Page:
Pixar’s “Cars” wasn’t a groundbreaking movie like it’s predecessors “Toy Story,” “Monsters Inc.,” “Finding Nemo” or “The Incredibles.” Still, it earned a respectable 74% on Rotten Tomatoes, and many people — myself included — consider “Cars” to be one of the most underrated and unloved Pixar films.
As a 3-year-old watching “Cars” for the first time, I didn’t comprehend the cinematic masterpiece that I was watching. At the time, I saw fast cars racing with a great story that made the main character, Lightning McQueen, voiced by Owen Wilson, seem more like a real person, or car in this case, rather than a far-fetched figure that I could never relate to. I admit, as a 3-year-old, I could only relate so much, but it was enough to catapult “Cars” into my top three movies of all time, where it remains today.
The greatest thing about “Cars” isn’t its story, but rather the message behind it. The simple title can be misleading. Despite the characters all being cars and living in a world where almost everyone is a vehicle, the movie is about the small, special experiences that we give up in the name of convenience. It’s a great learning experience for people of all ages.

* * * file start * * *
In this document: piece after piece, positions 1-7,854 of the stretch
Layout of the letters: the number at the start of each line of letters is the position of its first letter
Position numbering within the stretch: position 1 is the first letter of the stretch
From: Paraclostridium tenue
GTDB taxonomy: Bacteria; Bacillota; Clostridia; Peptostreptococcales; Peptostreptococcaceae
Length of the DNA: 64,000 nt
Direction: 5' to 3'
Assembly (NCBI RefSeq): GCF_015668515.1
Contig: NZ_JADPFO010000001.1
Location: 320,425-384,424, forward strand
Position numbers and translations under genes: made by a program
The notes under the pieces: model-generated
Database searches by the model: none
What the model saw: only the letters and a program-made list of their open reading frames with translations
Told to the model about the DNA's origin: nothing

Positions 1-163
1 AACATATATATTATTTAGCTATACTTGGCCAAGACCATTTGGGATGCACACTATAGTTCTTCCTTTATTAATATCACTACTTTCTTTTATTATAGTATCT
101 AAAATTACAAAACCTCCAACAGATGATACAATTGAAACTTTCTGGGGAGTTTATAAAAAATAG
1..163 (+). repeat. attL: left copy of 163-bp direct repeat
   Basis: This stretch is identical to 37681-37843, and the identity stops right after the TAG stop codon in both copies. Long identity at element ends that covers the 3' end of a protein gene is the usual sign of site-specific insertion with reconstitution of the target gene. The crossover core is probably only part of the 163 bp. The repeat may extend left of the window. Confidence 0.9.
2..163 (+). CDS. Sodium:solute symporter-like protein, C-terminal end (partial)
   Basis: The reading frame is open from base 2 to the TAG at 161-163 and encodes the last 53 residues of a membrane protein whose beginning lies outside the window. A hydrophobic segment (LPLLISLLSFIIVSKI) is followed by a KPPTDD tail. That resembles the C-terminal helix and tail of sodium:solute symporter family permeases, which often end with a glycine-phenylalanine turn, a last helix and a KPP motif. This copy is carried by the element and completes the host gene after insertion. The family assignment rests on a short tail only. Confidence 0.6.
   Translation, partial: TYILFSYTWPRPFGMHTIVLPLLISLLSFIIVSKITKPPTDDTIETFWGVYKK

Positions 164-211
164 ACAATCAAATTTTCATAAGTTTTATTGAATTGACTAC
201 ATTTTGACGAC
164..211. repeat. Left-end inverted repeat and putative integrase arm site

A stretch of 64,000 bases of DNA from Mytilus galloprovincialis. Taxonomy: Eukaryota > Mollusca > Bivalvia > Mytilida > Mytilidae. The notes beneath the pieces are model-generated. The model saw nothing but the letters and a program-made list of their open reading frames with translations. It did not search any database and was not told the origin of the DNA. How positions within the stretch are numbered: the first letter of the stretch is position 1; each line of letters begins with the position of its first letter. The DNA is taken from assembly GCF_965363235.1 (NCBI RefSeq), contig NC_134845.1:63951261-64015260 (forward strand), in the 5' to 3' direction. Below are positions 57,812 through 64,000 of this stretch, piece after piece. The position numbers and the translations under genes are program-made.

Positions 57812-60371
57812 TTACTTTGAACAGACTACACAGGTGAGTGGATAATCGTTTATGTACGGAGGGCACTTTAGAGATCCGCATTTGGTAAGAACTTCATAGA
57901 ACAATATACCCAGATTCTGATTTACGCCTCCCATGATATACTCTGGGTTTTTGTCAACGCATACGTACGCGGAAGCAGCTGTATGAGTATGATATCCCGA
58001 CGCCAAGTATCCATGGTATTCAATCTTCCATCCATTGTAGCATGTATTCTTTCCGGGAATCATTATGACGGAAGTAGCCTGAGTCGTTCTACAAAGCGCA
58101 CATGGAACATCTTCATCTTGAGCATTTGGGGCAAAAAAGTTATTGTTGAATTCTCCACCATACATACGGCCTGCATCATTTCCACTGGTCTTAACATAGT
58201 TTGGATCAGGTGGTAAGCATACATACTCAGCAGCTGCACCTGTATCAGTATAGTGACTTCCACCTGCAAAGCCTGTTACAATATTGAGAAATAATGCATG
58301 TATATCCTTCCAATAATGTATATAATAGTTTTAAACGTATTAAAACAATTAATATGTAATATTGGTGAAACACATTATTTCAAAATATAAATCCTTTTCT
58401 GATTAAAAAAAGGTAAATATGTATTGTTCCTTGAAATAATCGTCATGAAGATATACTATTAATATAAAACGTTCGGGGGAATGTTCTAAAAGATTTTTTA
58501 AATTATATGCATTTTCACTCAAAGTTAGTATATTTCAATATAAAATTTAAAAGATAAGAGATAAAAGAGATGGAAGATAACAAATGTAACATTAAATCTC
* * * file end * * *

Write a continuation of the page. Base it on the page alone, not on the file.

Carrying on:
The film starts off with Lightning McQueen preparing for the final race of his rookie season. He has his sights set on becoming the first rookie to win the prestigious Piston Cup. His main competition? Strip “The King” Weathers — a racer with seven Piston Cups to his name — and Chick Hicks, who has always lived in The King’s shadow, consistently earning second place.
As the race begins, Hicks, desperate to win, sideswipes another car causing a major crash. As all the other racers pit, McQueen stays out to establish a lead. Throughout the race he refuses to make complete pit stops to change his tires, only stopping for fuel. This infuriates his pit team, who we learn is the fourth crew of his rookie season after he fired his first three. His strategy backfires on the last lap when some of his tires explode. McQueen valiantly tries to cross the finish line first, but the race ends in a dead tie between The King, McQueen and Hicks.